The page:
Overlooking Easton’s Beach, the John Easton farmhouse is one of the oldest residences in Newport, Rhode Island. While the homeowners envisioned an expanded kitchen and sunroom for family gatherings and enjoying the gorgeous views, they did not want to compromise the integrity of their 17th-century home. Ramona Rodger and Barry Gano, partners at Lifestyle Designs in Rhode Island, worked with the clients and Beyond the Woods builders in Portsmouth to improve both form and function.
Rachael Girard Photography
The deeply veined green soapstone on the island and countertops inspired the kitchen’s interiors. “The owners had seen the soapstone and fallen in love with it,” says Rodger. “We tracked it down, and all of the choices were built around that stone.” Above the island, a coffered skylight, suggested by the project’s architects, Mohamad Farzan and Alex Hurditch of Newport Collaborative Architects, gives the room its bright, airy feel. Mahogany custom cabinetry from Pennsylvania-based Quality Custom Cabinetry was painted colonial green, antiqued and distressed for an aged, handcrafted look; pegs in the corner of each door complete the effect. The green slate hearth for the fireplace complements the soapstone and lends added warmth to the eating nook—a cozy banquette stocked with throw pillows in a toile print selected by the client. “The banquette seats more people comfortably and adds softness to the room,” says Rodger. “The grandchildren love it.”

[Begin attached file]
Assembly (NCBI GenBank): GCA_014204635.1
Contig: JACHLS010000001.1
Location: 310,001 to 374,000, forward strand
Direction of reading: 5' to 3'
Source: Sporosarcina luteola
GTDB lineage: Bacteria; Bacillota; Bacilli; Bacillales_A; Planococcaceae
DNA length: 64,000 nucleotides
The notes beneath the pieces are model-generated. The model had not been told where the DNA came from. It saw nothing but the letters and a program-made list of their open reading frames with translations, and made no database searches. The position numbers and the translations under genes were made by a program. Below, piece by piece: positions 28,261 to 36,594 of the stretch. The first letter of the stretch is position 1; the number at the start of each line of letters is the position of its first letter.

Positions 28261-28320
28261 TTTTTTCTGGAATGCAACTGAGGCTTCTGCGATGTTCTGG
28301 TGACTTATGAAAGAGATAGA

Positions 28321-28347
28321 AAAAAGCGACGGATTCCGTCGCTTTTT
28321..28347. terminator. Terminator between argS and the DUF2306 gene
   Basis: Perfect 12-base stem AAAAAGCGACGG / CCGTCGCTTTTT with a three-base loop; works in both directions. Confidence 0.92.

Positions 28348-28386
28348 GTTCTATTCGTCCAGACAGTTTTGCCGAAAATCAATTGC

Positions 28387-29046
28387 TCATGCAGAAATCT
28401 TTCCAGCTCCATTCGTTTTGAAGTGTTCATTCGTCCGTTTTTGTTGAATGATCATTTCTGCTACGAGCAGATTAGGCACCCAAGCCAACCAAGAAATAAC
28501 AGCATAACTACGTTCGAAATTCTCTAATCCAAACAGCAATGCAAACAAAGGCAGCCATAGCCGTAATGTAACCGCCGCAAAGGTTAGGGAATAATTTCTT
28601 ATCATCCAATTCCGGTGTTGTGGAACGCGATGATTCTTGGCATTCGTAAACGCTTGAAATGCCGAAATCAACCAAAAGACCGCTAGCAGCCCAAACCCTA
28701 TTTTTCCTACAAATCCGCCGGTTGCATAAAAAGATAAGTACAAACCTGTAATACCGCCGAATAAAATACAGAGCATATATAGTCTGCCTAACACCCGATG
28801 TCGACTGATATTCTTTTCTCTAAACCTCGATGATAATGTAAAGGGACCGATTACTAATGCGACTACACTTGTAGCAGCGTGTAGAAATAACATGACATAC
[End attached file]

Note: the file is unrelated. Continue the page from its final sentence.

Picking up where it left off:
Over the range, a crackled-tile backsplash by Pratt and Larson features a country scene. “It gives a focal point in the long room,” says Rodger. Oil-rubbed bronze hardware also lends rustic appeal. “We wanted nothing sleek or modern,” says Rodger. “The plain hardware and antiqued color are very timely for a 17th-century home.”
The kitchen cabinetry is followed in the adjoining butler’s pantry. A laundry room, powder room and mudroom, practical additions all, were created by enclosing an existing porch. Nearby, the sunroom may have been the most heavily used space in the home but it was the least functional, says Rodger. To open the space, the project team expanded the deck and reconfigured the room’s French doors. “The doors used to lead nowhere,” says Rodger. “Now it feels very crisp and open, as if you’re in the garden with everything growing around you.” The new space allows for a graceful transition between indoor gatherings and outdoor entertaining. “The space is much more flexible,” says Rodger. “It’s easy to move sofas or add chairs, which makes it great for entertaining.”
With an inviting, open feeling that embraces the home’s historic past, the new rooms are a beautiful blend of past and present.